An extra £2.7 billion in tax was collected by HM Revenue & Customs (HMRC) in 2014-15 thanks to anti-avoidance and evasion measures, according to its Annual Report and Accounts.
The compliance yield, from all anti-avoidance and evasion measures, was reportedly £26.6 billion. Successful prosecution of tax avoiders accounted for £9.79 billion of this. In total, HMRC took £517 billion in revenue for 2014-15, an increase of £12 billion or 2.4% on the previous year.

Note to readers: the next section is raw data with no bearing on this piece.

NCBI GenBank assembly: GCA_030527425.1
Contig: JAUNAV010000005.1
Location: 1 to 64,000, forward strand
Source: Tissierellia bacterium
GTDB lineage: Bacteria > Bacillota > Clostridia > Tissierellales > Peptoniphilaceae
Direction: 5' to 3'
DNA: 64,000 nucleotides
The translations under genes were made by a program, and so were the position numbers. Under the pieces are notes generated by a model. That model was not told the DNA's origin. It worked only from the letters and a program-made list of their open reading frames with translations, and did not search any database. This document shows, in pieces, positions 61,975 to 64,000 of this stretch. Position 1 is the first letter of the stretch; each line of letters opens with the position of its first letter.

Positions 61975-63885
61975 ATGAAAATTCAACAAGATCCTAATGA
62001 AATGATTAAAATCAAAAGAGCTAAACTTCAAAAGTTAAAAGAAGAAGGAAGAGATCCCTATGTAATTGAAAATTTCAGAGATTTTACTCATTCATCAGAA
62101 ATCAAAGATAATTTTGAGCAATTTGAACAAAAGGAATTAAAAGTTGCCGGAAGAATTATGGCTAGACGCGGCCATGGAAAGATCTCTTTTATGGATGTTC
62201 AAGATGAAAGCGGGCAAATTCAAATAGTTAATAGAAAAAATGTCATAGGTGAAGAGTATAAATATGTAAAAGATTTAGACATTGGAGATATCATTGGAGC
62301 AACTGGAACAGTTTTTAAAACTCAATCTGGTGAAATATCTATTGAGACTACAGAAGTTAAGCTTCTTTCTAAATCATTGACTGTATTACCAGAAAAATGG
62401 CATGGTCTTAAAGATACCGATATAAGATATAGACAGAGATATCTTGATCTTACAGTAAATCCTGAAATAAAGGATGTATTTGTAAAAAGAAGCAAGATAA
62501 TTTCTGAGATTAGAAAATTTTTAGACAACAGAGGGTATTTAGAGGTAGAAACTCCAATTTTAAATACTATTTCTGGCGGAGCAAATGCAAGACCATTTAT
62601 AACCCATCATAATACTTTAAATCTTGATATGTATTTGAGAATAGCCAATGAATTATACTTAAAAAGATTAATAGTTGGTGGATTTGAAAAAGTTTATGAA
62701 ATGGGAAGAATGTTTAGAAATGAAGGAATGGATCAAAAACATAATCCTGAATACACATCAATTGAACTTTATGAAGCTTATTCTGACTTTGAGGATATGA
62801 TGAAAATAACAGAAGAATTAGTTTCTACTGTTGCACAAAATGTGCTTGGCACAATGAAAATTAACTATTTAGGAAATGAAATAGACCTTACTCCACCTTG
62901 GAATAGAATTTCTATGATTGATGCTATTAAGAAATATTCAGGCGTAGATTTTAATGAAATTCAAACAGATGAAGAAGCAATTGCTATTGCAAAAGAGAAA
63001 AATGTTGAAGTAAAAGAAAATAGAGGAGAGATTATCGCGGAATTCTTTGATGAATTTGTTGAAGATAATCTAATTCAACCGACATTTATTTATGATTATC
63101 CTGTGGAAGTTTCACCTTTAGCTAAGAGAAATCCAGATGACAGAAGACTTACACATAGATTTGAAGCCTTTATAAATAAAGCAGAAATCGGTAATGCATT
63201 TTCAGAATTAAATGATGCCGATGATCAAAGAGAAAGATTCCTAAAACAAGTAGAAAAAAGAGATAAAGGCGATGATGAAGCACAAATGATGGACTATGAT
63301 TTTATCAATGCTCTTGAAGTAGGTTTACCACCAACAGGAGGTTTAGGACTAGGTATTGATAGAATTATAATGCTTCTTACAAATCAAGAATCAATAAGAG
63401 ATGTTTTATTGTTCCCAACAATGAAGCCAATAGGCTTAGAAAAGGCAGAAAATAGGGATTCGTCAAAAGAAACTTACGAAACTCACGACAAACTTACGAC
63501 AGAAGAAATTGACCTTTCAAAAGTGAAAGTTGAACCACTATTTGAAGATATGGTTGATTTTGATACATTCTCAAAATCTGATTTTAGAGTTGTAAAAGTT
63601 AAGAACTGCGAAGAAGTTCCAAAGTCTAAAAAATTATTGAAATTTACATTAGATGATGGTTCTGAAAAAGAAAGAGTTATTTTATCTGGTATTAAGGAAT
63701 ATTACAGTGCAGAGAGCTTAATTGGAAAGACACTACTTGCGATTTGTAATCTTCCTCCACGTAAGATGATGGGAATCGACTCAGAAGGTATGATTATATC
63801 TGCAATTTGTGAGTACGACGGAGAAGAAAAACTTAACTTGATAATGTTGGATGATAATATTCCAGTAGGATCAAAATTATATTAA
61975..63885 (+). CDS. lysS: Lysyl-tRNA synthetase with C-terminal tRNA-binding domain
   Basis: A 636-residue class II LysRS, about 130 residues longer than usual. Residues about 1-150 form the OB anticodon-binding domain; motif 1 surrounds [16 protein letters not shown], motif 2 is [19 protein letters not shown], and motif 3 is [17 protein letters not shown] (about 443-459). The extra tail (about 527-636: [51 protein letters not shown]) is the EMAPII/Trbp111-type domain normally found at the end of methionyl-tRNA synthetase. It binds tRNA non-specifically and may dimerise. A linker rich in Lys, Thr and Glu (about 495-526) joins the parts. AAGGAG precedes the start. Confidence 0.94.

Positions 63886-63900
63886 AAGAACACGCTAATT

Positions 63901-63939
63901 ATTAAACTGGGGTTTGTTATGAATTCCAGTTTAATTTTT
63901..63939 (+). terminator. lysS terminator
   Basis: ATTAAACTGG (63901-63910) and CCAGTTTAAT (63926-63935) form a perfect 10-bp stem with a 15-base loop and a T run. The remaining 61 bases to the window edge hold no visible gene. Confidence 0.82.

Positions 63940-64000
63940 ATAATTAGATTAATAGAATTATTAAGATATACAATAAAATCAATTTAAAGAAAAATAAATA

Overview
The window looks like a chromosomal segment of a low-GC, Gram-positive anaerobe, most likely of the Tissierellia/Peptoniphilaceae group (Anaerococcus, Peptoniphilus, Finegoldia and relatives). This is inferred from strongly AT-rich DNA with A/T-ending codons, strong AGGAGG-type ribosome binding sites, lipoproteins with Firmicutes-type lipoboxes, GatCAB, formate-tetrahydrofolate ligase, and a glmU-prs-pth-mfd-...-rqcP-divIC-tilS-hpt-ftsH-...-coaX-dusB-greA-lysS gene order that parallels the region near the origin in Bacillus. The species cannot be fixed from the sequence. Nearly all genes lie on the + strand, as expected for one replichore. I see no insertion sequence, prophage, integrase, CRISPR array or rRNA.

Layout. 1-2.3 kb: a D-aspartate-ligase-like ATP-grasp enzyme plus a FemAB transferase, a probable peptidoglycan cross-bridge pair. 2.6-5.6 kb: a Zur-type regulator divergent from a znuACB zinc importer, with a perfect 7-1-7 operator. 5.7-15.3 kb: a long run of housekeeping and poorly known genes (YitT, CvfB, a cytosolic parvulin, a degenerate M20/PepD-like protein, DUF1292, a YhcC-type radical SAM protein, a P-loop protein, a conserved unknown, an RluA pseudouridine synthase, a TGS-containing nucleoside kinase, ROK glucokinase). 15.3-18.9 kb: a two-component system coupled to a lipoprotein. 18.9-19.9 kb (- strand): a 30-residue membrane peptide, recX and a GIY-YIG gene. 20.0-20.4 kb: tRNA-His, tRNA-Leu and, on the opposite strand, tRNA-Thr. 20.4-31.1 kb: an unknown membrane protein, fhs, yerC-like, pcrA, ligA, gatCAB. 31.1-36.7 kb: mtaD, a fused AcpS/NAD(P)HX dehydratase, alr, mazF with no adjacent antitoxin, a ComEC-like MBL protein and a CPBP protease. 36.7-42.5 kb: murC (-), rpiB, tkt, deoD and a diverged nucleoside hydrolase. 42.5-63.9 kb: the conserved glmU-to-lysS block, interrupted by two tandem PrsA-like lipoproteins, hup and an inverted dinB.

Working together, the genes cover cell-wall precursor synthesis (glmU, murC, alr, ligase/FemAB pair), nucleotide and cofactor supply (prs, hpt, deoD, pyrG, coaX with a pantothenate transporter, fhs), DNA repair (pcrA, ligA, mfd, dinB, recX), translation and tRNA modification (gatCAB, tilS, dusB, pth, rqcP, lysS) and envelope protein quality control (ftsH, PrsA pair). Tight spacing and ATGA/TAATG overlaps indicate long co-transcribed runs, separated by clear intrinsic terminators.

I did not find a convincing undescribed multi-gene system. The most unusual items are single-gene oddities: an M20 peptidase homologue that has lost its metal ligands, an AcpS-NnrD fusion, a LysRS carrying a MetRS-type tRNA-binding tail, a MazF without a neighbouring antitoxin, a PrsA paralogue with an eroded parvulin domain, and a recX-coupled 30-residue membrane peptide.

In the March 2015 Budget, Chancellor George Osborne pledged to bring in an extra £3.1 billion compliance yield, with even higher figures pledged for coming years.
Chief Executive of HMRC, Lin Homer, said: ‘Our strong performance last year provides very firm foundations for the challenges of transforming HMRC into a small, more highly-skilled, digital and efficient organisation and for meeting the Chancellor’s new target of securing £5 billion a year of additional compliance yield by 2019-20’.
However, the National Audit Office (NAO) emphasised that HMRC’s compliance yield took into account new areas which had previously not been included, and the figure is also based on estimates of current and future benefits. Had these factors not been taken into account, the compliance yield would be reduced to £25.2 billion.